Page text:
Gary: “Well, tonight we will do what I am good at, go way back. Let’s take a look back 55 years to an R&B Blues singer who’s name was ‘Napoleon Brown Goodson Culp’ from an area I am familiar with, Charlotte North Carolina.”
Wow – what dancing!
Now, Nappy actually had only one hit on the charts , but I will also give you a couple other songs I really enjoy.
Nappy Brown is the stage name of Napoleon Brown Culp (born October 12, 1929, died September 20, 2008). Nappy Brown’s earliest musical influences were blues and gospel. As a youngster he performed in several gospel groups, including the Heavenly Lights.
Nappy’s singing eventually brought him in touch with Herman Lubinsky’s Newark, NJ Savoy label, which signed him in the early 1950s to compete with shouters like Roy Brown, Wynonie Harris and Big Joe Turner. Brown’s unique delivery featuring rolled consonants allegedly led Lubinsky to exclaim, “Well, what do you know, a coloured guy who sings Yiddish! This must be my lucky day!”
A big man with an incredible amount of energy, Nappy soon became famous for his wild stage antics. Touring with the likes of Little Richard and Jackie Wilson, Nappy always got the crowds involved in his performances, often getting in the audience down on his knees and singing or dancing with the ladies.
Between 1955 and 1959, Brown appeared over and over on Billboard’s R&B charts, with hits like “Don’t Be Angry,” which reached #2 nationwide. Other big songs for Nappy included “Pitter Patter” in 1955, “It Don’t Hurt No More” in 1958, and I Cried Like A Baby in 1959. But probably the song that had the biggest impact for Nappy was a tune he wrote and recorded, but is best remembered as a hit for Ray Charles—“Night Time Is The Right Time.”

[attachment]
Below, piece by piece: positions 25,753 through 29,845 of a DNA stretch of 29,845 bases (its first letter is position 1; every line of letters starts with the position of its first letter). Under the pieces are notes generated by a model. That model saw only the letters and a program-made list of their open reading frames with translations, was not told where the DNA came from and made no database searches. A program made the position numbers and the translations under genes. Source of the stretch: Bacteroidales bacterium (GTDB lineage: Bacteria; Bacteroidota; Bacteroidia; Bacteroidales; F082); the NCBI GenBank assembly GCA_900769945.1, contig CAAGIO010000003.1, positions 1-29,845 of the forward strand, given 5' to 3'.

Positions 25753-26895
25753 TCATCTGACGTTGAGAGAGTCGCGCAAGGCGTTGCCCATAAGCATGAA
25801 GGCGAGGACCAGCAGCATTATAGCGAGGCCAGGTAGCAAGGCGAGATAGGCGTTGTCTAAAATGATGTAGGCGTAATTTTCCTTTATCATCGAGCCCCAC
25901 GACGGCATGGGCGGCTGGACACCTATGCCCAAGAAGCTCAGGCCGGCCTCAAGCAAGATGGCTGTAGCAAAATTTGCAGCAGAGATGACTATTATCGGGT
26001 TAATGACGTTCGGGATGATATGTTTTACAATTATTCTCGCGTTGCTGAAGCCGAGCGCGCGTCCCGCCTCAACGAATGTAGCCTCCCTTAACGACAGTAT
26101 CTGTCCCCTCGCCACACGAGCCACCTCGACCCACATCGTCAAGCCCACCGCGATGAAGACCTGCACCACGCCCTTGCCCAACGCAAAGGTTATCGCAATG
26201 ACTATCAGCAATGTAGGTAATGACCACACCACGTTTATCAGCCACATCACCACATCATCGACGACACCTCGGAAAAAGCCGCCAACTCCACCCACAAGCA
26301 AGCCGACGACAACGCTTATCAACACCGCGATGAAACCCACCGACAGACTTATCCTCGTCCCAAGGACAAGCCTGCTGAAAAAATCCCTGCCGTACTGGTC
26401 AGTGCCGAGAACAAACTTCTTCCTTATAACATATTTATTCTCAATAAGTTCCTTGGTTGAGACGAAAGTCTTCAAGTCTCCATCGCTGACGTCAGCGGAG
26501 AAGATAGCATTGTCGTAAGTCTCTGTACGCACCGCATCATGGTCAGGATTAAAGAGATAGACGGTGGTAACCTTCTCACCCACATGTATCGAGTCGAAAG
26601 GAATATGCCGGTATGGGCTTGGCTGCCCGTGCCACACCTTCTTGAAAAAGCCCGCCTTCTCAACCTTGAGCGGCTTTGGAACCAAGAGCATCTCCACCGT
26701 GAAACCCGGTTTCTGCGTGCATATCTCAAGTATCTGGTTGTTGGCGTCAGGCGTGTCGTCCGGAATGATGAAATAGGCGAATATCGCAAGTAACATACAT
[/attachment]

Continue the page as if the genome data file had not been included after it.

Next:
In the early 1960s, Nappy continued to record and tour, but eventually ended his association with Savoy Records. Except for a lone album done in 1969 on Elephant Records, Nappy remained unrecorded for years. Settling down in a small town outside of Columbia, South Carolina, he concentrated his singing efforts towards gospel during the 1970s and early 1980s. But renewed interest in his R&B recordings abroad and the re-release of a number of his early songs on albums in Europe resulted in a highly successful Scandinavian tour in 1983.
Interest in his early recordings remains strong, as many of them have been reissued on CD. He regularly appeared at blues festivals, where his huge voice and slightly ribald stage antics never failed to bring down the house.
On June 1 2008 following a performance at the Crawfish Festival in Augusta, New Jersey, he fell ill due to series of ailments and was hospitalized. He died in his sleep on September 20 2008 at Mercy Hospital in Charlotte, North Carolina.